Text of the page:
The Chronicles of Mingo

When A Door Opens, Or, Now I Remember

First thing up: Several readers who are not currently owned by cats have suggested I’m not really that fond of Ming. As it is possible to hold two conflicting ideas in your head at the same time, it is possible to love a cat to bits and simultaneously long to whack him over the head with a mallet. One feeling doesn’t drive out the other. Please note the adorable photo above; thirty seconds after it was taken Ming sank his teeth into my arm. I went from a puddle of awww to a shriek of owww just like that.

Anyway, after a very long week of quarantine, Ming got the all clear from the vet. I opened the bathroom door, expecting excitement and drama. Not so much: he strolled around the house like a prospective buyer, calmly inspecting each room. I thought he might say “I like the layout, can we talk about utility costs?” The climax, such as it was, came when he hopped on the bed and cautiously touched noses with Squeaky. Squeaky was around when Ming was a kitten — he’s the cat who famously barfed when he first saw him — and I’d put a pheromone collar back on him. No drama, no fireworks.


Sophie the Tiny Cat was also on the bed, but she’d crept under the blankets for a nap and she stayed there all day, obviously hoping whatever was walking on her would go away and not come back. Alas, poor Sophie.

My dear friend Kay, a self-professed cat lady, pointed out Ming had no scars from fights and that his ears were not tattered. This, according to her, meant he’d been inside or protected during his absence. After a week of Ming roaming the house, I have a different theory. I think the reason Ming doesn’t have any fight scars or wounds is because he won all his fights. Because he’s huge and he fights all the time.

I remember — now I remember — what it was like choreographing movements when you have three cats and one of them is Ming. I’m back feeling like the man who had to get the fox, the chicken, and the bag of grain over the river in a boat that only took one at a time, without any of them eating the other. It’s possible but you have to think it out.

Feeding time: I feed Mingo first, shut up in the back room. Then I give Squeaky his meds, and feed him and Sophie. Squeaky eats right away but Sophie is a nibbler. She’ll wait for Squeaky to finish and then nibble a bit. She walks away. Ten minutes later she returns and nibbles some more. I give her as long as I can before I let Mingo loose, because he immediately rushes over and polishes off whatever is left.

Squeaky weighs 11 lbs. Sophie weighs 9. Mingo weighed 11 lbs. at the vet’s, but he’s a third again Squeaky’s size and I’ve been feeding him at least 4 times a day. He eats everything I give him; he’s putting flesh on his huge bones. Maine Coons eat a lot.

Mingo has had at least one serious screaming roll-on-the-floor snarling fight with Squeaky. The fur literally flew. I separated them; neither was injured. I’m not sure whether there wasn’t time for serious biting, or it was all dominance display and relatively harmless. Sophie, being half Ming’s size, runs. Of course, he chases her. He chases her a lot. Every so often they are in the same room and we have relative peace, but not often. Sophie survived life in a feral colony; I’m hoping she can survive Ming. She is eating and she still has her nap times on my bed but she won’t sit in my lap anymore, because Ming, which is sad. I miss her.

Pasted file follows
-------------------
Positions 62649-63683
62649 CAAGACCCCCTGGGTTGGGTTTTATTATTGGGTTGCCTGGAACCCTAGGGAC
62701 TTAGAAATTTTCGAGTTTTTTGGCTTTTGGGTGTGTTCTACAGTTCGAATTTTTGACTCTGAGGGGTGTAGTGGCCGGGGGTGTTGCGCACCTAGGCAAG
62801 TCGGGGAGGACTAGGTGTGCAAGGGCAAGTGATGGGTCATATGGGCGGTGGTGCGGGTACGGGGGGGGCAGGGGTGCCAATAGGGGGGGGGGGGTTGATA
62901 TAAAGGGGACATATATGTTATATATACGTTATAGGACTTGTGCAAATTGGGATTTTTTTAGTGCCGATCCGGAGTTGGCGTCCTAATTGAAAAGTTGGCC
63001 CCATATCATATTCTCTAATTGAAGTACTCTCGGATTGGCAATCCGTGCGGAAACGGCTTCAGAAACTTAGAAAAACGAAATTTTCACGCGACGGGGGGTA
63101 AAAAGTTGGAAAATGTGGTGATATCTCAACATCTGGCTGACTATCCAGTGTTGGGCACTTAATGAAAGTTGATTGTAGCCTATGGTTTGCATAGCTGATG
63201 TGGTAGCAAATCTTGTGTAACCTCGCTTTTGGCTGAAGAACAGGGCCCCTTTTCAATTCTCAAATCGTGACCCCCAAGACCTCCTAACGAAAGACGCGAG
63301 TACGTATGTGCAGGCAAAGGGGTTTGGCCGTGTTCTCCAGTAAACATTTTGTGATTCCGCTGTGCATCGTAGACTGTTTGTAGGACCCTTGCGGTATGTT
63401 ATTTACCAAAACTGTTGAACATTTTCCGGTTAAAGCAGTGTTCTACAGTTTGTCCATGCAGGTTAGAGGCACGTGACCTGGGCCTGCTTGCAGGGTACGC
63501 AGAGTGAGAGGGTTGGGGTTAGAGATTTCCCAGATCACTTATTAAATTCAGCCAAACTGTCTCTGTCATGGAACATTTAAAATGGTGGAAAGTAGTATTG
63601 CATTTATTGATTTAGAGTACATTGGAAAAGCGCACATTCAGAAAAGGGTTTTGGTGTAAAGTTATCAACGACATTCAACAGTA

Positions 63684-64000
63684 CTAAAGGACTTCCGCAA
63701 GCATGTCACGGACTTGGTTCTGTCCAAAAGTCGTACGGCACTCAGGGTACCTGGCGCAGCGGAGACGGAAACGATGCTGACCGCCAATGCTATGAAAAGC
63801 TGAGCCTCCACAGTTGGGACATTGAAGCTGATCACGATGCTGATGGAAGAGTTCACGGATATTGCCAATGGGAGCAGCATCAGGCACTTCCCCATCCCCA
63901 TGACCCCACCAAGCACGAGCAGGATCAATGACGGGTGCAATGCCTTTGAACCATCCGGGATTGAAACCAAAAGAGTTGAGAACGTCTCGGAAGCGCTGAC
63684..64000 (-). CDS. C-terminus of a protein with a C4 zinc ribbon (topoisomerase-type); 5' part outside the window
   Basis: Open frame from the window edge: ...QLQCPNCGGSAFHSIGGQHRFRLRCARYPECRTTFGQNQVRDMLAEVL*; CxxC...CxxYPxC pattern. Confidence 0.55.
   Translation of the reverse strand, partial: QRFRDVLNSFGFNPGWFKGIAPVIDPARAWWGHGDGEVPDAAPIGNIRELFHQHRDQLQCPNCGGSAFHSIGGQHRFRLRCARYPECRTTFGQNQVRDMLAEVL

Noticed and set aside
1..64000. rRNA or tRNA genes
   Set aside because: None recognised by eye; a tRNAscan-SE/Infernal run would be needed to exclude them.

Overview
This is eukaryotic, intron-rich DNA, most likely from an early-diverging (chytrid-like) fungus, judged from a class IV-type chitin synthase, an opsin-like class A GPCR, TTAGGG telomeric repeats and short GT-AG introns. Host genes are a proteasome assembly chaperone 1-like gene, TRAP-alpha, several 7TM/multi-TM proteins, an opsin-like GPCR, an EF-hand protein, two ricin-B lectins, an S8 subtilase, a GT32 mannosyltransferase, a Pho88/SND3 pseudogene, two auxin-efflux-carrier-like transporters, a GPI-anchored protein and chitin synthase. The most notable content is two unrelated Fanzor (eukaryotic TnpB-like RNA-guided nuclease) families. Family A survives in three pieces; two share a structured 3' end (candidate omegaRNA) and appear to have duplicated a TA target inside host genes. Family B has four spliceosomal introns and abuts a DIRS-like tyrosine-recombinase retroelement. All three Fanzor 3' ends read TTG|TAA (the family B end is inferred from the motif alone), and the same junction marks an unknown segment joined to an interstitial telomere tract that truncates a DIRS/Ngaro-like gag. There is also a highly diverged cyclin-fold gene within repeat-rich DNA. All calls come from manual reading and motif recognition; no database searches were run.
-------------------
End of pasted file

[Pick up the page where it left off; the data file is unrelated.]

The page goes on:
Both Mingo and Squeaky have pheromone collars on. The collar seems to reduce Squeaky’s stress, because he’s acting normally except when he’s going north through a doorway and Ming is going south. And today they might (I say again might) have been playing, chasing each other around the hassock. His collar has no effect on Ming, except he smells like a bunch of flowers.

I think Ming is bored and easily over-stimulated into biting. According to about three cat “authorities” on the web, bottle-fed kittens frequently have biting problems because the human doing the bottle feeding didn’t teach them not to bite, as a mother cat would. Since I’m the one who bottle-fed this monster, clearly this is all my fault. Who the hell knew?

When he bites, I pull my hand/arm/limb away and disengage, ignoring him. It does seem to confuse him, although his response is to try to bite harder. He also gets timeouts, like a tantrum-throwing two year old.

In time, I hope we all get used to one another. I remind myself, with cats, it’s all about patience. It took 9 months for Sophie to sit in my lap. I’m not going to venture a guess on how long it will take Ming to stop tormenting the other cats, and for them to adjust to him.

In the meantime, I’m pinning my hopes on getting the catio built. It might cure Ming’s boredom and give him a socially acceptable outlet for all that energy. Fingers crossed.

Mary Holland

Mary Holland writes alternative-world fantasy for grown-ups. Her books include Matcher Rules, The Bone Road, and The Dog of Pel. She lives in the Santa Cruz Mountains with three cats and an ever-changing assortment of wildlife.